Shared from the 10/21/2018 San Antonio Express eEdition


Other dioceses should form independent panels


Thomas M. Mengler is president of St. Mary’s University.

This year and next, I have the privilege to serve as chairman of the board of the Association of Catholic Colleges and Universities — the voice of Catholic higher education in the United States. In this role, I have participated in conversations with other Catholic university presidents about the church’s clergy abuse crisis.

In late August, ACCU issued a public statement, standing in solidarity with and in sadness and prayer for the countless victims who have suffered atrocities committed by clergy against society’s most vulnerable: boys and girls entrusted to their pastoral care. ACCU has also focused on our duties as Catholic university presidents to exercise strong leadership on both our campuses and within our dioceses.

In his 1990 apostolic constitution, Ex Corde Ecclesiae, St. John Paul II identified the significant role Catholic universities should play in the church, emphasizing the importance of “close personal and pastoral relationships … between university and church authorities.” Indeed, Ex Corde Ecclesiae is Latin for “born from the heart of the church.” In that vein, during my years as president of St. Mary’s University, we have established a close partnership with the archdiocese, in loving service to the men and women, boys and girls, of San Antonio.

Catholic university presidents recognize that our own campuses, too, require vigilance in ensuring that the young adults who enroll at our universities and the boys and girls who attend our summer camps and youth programs are safe and secure. The ACCU has urged all leaders in Catholic higher education to advance the following actions on our campuses:

•Ensure Safety. Revisit our university policies and enact the necessary changes, if any, to better ensure that all students are sexually, physically and morally safe.

•Be Clear. Ensure that all employees understand what actions they should take if they witness or have evidence of abusive sexual activity.

•Protect. Be sure that all new employees undergo background checks as part of the hiring process.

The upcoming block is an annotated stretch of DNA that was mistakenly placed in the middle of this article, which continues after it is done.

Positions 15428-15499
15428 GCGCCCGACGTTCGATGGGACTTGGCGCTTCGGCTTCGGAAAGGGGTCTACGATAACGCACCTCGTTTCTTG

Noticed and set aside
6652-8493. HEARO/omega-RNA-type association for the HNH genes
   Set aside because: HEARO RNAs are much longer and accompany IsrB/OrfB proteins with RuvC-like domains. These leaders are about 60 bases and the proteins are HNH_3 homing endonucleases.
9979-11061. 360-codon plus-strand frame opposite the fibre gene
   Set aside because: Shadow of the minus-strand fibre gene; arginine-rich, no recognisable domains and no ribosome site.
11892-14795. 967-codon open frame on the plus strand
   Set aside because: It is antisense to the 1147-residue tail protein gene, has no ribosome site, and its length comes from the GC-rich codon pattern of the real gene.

•Take the Lead. Revisit all programs in which youths are involved on campus. Make certain that our institutional procedures have appropriate safeguards for the youths entrusted to our care.

But Catholic universities have responsibilities that extend well beyond our walls into the communities in which we serve. In Ex Corde Ecclesiae, John Paul spelled out a Catholic university’s special role to “consecrate itself without reserve to the cause of truth.”

One uncomfortable truth is that Catholic clergy who engaged in sexual abuse and those bishops and cardinals who facilitated cover-ups have been unfaithful to their vows, to their obligations to care for and nurture the Body of Christ, and to Christ’s message to respect the dignity of each person.

Another uncomfortable truth is that the bond of mutual trust between Church authorities and faithful laity has been severely damaged — if not, in some dioceses, entirely severed — by recent revelations.

A third uncomfortable truth consequently is that this betrayal of trust by certain corrupt bishops has tainted the credibility of all bishops.

For these reasons, AC-CU has called on Catholic university presidents to undertake one more action:

•Be Bold. Meet with your local bishop and advocate for an independent lay commission on clergy abuse of minors.

On Sept. 11, I began such a conversation with San Antonio Archbishop Gustavo García-Siller. Our discussion quickly led to agreement to establish an independent commission — made entirely of lay Catholics and non-Catholics — to audit the cases, practices and policies on clergy abuse of minors in the archdiocese going back to the 1940s. The commission will function independently — that is, independent of supervision or direction by the archdiocese.

García-Siller’s announcement Oct. 10 of the formation of a lay commission followed an earlier announcement that day by the Texas Catholic Conference of Bishops. The TCCB announced that by Jan. 31, the bishops of all 15 Catholic dioceses in Texas will release “names of clergy who have been credibly accused of sexually abusing a minor, going back at least to 1950.”

TCCB’s announcement is a positive step, but inadequate. I would encourage the TCCB to require the other 14 bishops to follow García-Siller’s lead and establish an independent lay commission before the Jan. 31 release of names.

See this article in the e-Edition Here
Edit Privacy